Last week, an independent Ukraine power expert said that all five of the
Ukraine's aging nuclear power plants could be paralyzed when the clock
ticks into the next century.

The world's worst nuclear accident occurred in 1986 when Ukraine's
Chernobyl nuclear power plant exploded, spewing a cloud of radioactive
dust over Russia and parts of Western Europe.

"On Feb. 8, 1999, PECO Energy was testing software systems for Year 2000
readiness at Peach Bottom Atomic Power Station in York County, PA. A
technician performing the test inadvertently made an error that impacted the
plant monitoring systems. Plant operating procedures required the incident
to be reported to the Nuclear Regulatory Commission (NRC). The incident did
not cause any operating failures, nor did it compromise plant safety. One of
the systems affected was the Safety Parameter Display System ( SPDS ). SPDS
is an information system that collects and displays plant operational
information from various plant instruments. The lockup of SPDS for more than
a short period of time requires an NRC notification. The cause of the lockup
has been determined to be due to a technician not following the modification
acceptance testing procedures. The failure was not caused by a Year 2000
bug. Y2K testing continues at Peach Bottom with full anticipation of meeting
PECO Energy's scheduled completion dates for Y2K readiness."

Report from the Nuclear Y2K Symposium March 1999

by Mark Frautschi

(excerpted from Y2KWEEKX week 43 issue 27 March 13, 1999; free subscription available from

I attended the Nuclear Y2k Symposium on Monday 8 March at the House Cannon
Office building on Capitol Hill. The Co-sponsors included Senator Tom
Harkin, Representative Ed Markey, Standing for Truth About Radiation (STAR), British American Security Information Council
(BASIC), and, and the Nuclear Information and
Resource Service (NIRS),

Nuclear power was the focus of the morning session, followed by a
well-attended press conference, while nuclear weapons were the focus of the

Overall I thought that the panelists and the sponsors put on a balanced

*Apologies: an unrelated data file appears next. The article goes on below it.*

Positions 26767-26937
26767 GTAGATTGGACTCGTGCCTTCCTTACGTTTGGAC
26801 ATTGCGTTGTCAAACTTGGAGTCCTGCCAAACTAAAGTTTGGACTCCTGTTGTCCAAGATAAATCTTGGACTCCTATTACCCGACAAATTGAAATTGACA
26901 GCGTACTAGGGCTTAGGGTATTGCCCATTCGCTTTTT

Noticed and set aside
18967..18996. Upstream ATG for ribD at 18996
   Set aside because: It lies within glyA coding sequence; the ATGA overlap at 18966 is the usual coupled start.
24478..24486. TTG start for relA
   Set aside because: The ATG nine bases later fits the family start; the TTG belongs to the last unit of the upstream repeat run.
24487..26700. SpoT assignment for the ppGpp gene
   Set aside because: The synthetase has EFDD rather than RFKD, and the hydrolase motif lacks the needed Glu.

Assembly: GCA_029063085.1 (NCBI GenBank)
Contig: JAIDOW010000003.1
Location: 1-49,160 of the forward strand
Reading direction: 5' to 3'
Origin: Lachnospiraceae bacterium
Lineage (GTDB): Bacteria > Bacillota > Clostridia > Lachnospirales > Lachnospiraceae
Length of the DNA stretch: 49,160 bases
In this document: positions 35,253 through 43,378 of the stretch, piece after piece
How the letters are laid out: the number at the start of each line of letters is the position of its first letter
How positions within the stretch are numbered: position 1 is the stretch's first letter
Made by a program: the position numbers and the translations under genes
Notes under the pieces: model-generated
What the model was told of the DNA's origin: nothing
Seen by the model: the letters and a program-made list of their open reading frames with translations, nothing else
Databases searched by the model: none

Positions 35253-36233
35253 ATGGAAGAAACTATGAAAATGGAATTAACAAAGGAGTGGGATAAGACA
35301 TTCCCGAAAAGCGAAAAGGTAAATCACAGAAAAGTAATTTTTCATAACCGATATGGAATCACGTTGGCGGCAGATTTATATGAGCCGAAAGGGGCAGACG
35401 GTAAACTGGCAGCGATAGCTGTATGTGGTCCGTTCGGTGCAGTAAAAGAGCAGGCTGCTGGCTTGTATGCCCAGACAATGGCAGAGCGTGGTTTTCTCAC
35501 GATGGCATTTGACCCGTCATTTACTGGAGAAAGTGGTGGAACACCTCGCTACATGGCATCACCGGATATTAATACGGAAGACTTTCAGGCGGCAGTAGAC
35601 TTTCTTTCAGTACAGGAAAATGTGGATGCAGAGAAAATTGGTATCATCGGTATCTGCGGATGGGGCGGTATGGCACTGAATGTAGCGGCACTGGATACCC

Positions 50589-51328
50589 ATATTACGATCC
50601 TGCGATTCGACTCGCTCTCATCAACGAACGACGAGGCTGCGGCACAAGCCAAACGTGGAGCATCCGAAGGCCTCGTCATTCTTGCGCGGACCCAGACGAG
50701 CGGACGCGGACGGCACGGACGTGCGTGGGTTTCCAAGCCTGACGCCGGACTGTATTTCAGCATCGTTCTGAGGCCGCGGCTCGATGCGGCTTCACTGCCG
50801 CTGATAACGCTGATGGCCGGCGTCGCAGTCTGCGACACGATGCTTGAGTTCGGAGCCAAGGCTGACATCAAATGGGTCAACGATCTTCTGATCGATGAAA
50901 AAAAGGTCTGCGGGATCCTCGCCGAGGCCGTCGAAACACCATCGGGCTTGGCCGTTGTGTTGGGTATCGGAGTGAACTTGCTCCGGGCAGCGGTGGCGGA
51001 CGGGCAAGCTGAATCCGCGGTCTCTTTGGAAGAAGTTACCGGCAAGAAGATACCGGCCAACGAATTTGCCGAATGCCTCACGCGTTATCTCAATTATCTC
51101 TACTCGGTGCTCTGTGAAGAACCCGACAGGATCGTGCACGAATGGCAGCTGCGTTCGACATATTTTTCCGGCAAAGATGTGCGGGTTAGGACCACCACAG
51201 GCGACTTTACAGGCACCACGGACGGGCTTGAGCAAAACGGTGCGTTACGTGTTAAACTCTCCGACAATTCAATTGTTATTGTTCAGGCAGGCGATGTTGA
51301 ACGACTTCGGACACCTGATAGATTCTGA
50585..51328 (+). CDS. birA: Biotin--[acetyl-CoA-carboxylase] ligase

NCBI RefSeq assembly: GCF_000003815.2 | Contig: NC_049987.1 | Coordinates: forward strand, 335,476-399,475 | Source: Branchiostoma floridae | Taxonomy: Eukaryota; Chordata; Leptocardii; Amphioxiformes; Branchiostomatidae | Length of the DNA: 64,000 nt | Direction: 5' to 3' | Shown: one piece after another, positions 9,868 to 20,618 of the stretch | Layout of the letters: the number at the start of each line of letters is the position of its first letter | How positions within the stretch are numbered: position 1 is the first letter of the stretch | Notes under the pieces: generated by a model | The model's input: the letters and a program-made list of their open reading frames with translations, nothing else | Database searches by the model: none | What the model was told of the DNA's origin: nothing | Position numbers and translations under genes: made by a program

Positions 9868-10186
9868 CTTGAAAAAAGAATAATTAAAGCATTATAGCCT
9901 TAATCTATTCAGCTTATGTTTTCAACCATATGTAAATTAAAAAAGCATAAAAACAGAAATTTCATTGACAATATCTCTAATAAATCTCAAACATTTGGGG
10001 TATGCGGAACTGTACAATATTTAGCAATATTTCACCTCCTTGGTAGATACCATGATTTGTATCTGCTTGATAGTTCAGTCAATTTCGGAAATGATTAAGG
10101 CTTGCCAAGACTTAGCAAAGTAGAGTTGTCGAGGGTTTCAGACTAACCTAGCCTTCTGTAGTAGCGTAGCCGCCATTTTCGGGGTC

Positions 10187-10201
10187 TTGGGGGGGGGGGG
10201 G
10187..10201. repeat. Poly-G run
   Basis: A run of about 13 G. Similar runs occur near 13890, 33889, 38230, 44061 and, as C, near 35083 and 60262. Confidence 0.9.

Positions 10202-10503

presentation. Fortunately, a NRC ( representative,
Jared Wermiel, the Chief information and Controls Officer, whose background
includes Bechtel Power (nuclear contractor) was among the speakers.
Unfortunately there was no DoD representative.

There are several unknowns to be concerned about.

o The armed services are not sharing information with each other.

o The NRC is conducting limited, paper audits (reading reports, not making
independent tests) of 12 facilities. They are considering upping this to the
approximately 105 nuclear generating plants. Basically they are relying on
self-reporting of each plant. The design of the NRC is that of regulator,
not auditor. Beyond the leadership issue of mandating real (not paper)
audits, there is the logistical challenge of managing 105 real audits.

There are bureaucratic questions as to the mission of the NRC, safety, not
management, as applied to Y2k, which crosses institutional and
organizational boundaries. According to its detractors, representatives of
the nuclear power industry (a vague term) to reduce its oversight are
lobbying the NRC. One detractor compared this with the atmosphere at the
1977 licensing of Three Mile Island Unit 2, where discussion of multiple,
simultaneous failure modes were specifically excluded from the testimony.
Ironically, the event of 28 March 1979 was a multiple, simultaneous failure,
when one considers the human elements of the system, along with the
technological ones. Even post Three Mile Island, we tend to worship the
technology, and blame, or ignore the humans. It was the operators who
disabled system, after system that could have prevented Three Mile Island
from devolving from a minor failure to the release of 10 Million Curies (1